In a recent study, the estimated mesothelioma deaths per year were 38,400 per year worldwide. This indicates a decline from the previous estimate. It’s also a good indication that fewer people were dying of mesothelioma disease lately.
Due to the alarming rise in the number of individuals diagnosed with mesothelioma and other asbestos-related diseases across the globe, many countries vowed to ban the toxic mineral. This move has perhaps contributed to the decline in the number of mesothelioma deaths discussed previously.
Despite the banning, many countries still report incidences of mesothelioma due to the extended latency period of the disease. Thus, many countries are pushing for a global asbestos ban.
Despite the fact that asbestos use has diminished dramatically in the U.S. over the past few decades, we will be dealing with the effects of mesothelioma for decades to come.
The stats suggest that we have already reached peak asbestos cancer rates. But there are still workers coming in contact with asbestos today, so it’s uncertain when we will finally be free from it.
As the stats above show, mesothelioma is a rare type of cancer, but an extremely aggressive one. Its danger is only compounded by the fact that it is rarely diagnosed during the early stages. In most cases, people are diagnosed with it when they are no longer able to choose more effective surgical options.
Hopefully, the mesothelioma diagnosis statistics and lifespan stats above highlight the ongoing seriousness of this disease. Even though asbestos is no longer used in the workplace, we all need to be aware of how widespread this type of cancer is and what its symptoms and the mesothelioma survival rates are.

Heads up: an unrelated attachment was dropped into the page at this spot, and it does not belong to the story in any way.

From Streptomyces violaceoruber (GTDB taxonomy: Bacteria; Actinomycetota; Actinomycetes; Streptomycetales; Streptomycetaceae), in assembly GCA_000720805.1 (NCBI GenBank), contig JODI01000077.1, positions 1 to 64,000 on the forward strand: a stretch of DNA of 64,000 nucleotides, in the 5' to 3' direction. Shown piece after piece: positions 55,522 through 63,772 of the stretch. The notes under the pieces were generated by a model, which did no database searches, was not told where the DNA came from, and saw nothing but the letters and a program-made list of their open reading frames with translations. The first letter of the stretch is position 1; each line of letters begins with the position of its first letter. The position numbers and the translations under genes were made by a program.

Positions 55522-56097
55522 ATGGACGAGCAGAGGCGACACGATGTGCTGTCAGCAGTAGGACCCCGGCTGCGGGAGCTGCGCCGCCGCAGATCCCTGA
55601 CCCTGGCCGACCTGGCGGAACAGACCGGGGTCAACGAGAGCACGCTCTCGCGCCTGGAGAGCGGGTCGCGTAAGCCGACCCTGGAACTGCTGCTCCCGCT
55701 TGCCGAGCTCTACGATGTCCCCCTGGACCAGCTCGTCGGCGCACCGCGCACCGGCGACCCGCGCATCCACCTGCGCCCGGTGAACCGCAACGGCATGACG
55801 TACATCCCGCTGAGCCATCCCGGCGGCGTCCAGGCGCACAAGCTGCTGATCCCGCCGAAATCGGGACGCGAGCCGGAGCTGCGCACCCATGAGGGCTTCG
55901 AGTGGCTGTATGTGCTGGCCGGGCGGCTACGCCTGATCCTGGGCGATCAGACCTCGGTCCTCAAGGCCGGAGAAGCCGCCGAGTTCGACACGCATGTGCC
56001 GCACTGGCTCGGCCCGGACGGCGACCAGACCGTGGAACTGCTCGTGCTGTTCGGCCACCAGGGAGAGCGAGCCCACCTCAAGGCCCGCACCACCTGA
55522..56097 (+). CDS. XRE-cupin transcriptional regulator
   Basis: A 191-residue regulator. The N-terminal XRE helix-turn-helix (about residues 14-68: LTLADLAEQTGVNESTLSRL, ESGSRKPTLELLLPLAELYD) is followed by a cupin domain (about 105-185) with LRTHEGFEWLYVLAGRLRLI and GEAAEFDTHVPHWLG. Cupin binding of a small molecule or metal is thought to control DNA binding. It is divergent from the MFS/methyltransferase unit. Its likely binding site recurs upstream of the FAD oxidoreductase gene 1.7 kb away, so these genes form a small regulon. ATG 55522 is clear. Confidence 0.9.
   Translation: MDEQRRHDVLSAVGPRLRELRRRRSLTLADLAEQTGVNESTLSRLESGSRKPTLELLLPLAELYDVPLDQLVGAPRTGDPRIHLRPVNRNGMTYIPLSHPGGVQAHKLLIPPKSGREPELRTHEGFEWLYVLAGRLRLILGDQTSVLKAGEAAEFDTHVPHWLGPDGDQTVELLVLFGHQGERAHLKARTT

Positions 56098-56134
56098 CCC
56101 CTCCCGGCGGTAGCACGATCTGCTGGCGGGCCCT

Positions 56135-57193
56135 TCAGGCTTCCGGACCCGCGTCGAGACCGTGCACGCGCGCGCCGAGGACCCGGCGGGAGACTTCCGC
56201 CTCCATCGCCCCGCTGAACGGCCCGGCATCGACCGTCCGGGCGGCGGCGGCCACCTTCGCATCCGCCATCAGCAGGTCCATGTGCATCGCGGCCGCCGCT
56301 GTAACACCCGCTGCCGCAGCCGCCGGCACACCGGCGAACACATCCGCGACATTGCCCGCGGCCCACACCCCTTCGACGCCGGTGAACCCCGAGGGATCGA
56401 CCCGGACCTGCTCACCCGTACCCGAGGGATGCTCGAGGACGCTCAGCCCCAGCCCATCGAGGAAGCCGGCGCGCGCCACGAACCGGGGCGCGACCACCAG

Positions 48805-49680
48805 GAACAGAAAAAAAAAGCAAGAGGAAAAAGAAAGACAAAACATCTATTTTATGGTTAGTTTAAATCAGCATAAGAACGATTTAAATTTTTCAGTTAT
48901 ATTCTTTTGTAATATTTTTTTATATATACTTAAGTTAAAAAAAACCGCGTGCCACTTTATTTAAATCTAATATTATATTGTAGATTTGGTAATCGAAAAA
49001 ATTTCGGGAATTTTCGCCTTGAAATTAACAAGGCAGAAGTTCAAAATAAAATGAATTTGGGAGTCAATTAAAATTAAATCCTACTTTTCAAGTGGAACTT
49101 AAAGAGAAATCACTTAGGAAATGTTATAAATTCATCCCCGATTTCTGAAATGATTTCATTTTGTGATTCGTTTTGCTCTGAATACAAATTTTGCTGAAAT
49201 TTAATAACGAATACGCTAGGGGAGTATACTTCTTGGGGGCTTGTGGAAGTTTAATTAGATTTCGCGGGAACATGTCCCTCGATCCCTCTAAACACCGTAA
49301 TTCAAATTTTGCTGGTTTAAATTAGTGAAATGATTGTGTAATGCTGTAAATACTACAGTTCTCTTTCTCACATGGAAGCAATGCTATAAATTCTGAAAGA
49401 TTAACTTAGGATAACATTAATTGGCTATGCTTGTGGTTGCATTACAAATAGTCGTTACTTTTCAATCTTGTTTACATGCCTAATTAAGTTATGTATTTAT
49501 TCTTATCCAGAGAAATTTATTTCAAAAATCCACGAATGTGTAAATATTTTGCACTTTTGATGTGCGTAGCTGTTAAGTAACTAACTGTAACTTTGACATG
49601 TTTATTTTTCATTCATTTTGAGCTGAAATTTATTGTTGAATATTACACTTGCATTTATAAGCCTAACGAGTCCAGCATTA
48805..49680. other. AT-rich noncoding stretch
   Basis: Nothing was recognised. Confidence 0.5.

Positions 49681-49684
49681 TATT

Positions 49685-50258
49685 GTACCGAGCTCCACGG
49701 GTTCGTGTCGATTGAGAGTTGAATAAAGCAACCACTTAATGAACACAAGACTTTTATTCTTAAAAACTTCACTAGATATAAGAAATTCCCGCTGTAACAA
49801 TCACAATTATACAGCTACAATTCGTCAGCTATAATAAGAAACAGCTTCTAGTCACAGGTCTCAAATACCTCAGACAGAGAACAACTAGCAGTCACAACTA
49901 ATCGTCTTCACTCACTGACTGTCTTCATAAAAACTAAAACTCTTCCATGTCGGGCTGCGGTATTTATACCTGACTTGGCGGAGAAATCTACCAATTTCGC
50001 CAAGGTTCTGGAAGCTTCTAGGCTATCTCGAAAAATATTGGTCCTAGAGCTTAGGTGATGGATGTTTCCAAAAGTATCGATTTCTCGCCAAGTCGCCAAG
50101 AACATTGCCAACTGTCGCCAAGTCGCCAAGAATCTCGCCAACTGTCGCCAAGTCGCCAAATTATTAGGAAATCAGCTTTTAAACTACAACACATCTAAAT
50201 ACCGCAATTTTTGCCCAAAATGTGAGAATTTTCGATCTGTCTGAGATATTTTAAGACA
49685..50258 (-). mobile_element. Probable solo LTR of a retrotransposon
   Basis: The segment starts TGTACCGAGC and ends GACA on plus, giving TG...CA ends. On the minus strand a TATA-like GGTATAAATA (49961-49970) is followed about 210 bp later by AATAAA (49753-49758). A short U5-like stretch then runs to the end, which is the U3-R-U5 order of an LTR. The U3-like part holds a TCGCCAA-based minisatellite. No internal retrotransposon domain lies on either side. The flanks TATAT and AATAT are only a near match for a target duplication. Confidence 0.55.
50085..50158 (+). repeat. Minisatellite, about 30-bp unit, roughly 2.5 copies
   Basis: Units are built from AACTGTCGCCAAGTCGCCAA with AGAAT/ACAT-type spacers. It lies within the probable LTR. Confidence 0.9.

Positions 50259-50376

Data from the CDC has shown that mesothelioma is present in rates of 0.58 to 1.65 per 100,000 people. The states at the higher end of those rates include Alaska, New Jersey, Washington, Maine, and West Virginia, each in the upper tenth percentile. Looking at the mesothelioma statistics by state, this is most likely due to the more massive presence of factories and plants that involved heavy use of asbestos.
In the U.S. alone, 3000 people are diagnosed with the disease each year. Although the use of asbestos has diminished massively since its link to this form of cancer was discovered, this number is expected to hold steady for some years yet.
The number of mesothelioma cases per year is, in part, related to the time it takes for it to be diagnosed after exposure to asbestos. It must also take into account that there are likely those who die from the disease without a diagnosis.
The short answer is – no.
The Mesothelioma Center asserts that 2% to 10% of all people who have been exposed to asbestos for prolonged periods of time will develop pleural mesothelioma. People across different demographics are affected differently since they are more likely to be in contact with asbestos.
Given the fatal danger associated with the disease, many people are interested in learning what the mesothelioma survival rate is. However, the truth is that it varies depending on what type you have.
There are four types of mesothelioma. Peritoneal mesothelioma is when the cancer affects the lining of the abdomen, and it offers the best survival rates. 92% of people diagnosed live for 1 year, 74% for 3 years, 52% for 5 years, and 39% for 10 years.
Yes! Thanks to advancements in technology, many patients who developed mesothelioma cancer have not only survived the disease but also outlived their initial prognosis miraculously. Treatments available are now modernized and have lengthened the average life expectancy.
In the past, patients diagnosed with mesothelioma were expected to live for less than a year. Today, more and more patients are living past their life expectancy. This is undoubtedly one of the good things we can see when checking mesothelioma statistics and trends.